As a parent of four small kids, I’ve stumbled upon a little bit of liquid gold in my own kitchen. Every time I add it to things like soups, sauces, marinades or any cooked meat, my kids give a resounding thumbs-up. What is this miracle ingredient that transforms dinner from a Just-Take-a-Bite-a-Thon into a (reasonably) peaceful meal? It’s Worcestershire sauce!
Ina Garten told me to use it — and by “told me,” I mean she wrote recipes using it — and boy, do I. Now I add Worcestershire sauce all the time, and even though my kid-friendly recipes are all very fast, the Worcestershire makes any dish more flavorful, like it’s been cooking for much longer than I ever have time for.
Want proof? Check out Ina Garten’s 5-star recipes featuring just the right amount of this not-so-secret sauce here:
Christmas may be less than a week away, but that doesn’t mean you don’t have time left to prepare a holidayworthy feast. To pull off an easy and enjoyable celebration, opt for simplicity instead of intricacy when it comes to menu planning, and stick with classic dishes that you know will appeal to your guests. Read on below for Food Network’s top-five last-minute Christmas dinner recipes from Ina Garten, Rachael Ray and more of your favorite chefs to find go-to ideas for main dishes and sides to round out your seasonal spread.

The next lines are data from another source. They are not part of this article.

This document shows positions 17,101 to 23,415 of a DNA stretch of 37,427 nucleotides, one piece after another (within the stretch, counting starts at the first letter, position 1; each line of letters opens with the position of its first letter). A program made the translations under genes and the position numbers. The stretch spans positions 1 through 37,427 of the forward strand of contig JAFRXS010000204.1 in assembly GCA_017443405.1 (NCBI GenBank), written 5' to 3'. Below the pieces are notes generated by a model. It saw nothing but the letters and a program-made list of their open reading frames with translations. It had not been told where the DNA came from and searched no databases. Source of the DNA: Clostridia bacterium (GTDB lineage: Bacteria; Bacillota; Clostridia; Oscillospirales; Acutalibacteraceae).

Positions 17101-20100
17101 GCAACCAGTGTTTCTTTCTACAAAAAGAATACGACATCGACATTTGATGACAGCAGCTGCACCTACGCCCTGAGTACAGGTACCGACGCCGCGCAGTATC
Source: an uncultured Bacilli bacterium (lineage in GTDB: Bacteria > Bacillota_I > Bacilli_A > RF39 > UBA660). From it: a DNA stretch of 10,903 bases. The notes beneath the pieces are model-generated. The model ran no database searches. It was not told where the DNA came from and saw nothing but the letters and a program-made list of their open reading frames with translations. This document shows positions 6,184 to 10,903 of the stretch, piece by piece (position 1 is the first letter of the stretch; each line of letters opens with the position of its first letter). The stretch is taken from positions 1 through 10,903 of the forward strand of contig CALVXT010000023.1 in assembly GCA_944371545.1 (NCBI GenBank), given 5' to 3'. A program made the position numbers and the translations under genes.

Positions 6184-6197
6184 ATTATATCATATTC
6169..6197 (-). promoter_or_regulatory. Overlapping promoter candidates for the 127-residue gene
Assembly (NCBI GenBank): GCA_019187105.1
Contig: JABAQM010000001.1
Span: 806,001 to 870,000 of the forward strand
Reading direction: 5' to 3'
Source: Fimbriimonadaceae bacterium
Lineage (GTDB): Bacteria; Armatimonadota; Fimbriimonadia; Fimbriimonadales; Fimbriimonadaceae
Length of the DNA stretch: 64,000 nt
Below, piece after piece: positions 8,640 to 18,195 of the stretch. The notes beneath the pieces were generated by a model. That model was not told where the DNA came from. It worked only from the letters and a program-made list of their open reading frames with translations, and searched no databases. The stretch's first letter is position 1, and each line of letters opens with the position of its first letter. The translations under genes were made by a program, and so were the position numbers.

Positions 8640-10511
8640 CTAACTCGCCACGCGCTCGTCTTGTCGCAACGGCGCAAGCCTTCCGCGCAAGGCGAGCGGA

5. Pan-Roasted Brussels Sprouts with Bacon — Follow Sunny Anderson’s lead and cook the Brussels sprouts in the same pan in which you sauteed the bacon — this will help the vegetables absorb the decadent taste of bacon fat as they become golden brown.
4. Fettuccine with Quick Ragu — Not all meat sauces require hours of slow cooking; this one from Food Network Magazine, boasting a hearty saute of garlic, ground veal or turkey, and crushed tomatoes, takes only 35 minutes to prepare.
I’m not sure if it’s just in my social circles, but I find that the number of potluck parties I’m invited to skyrockets this time of year. So many invitations are issued with the request that we bring a dish to share. And while I don’t mind traveling to various gatherings with my casserole dish or slow cooker in tow, I do sometimes find myself stumped for ideas as to what to bring.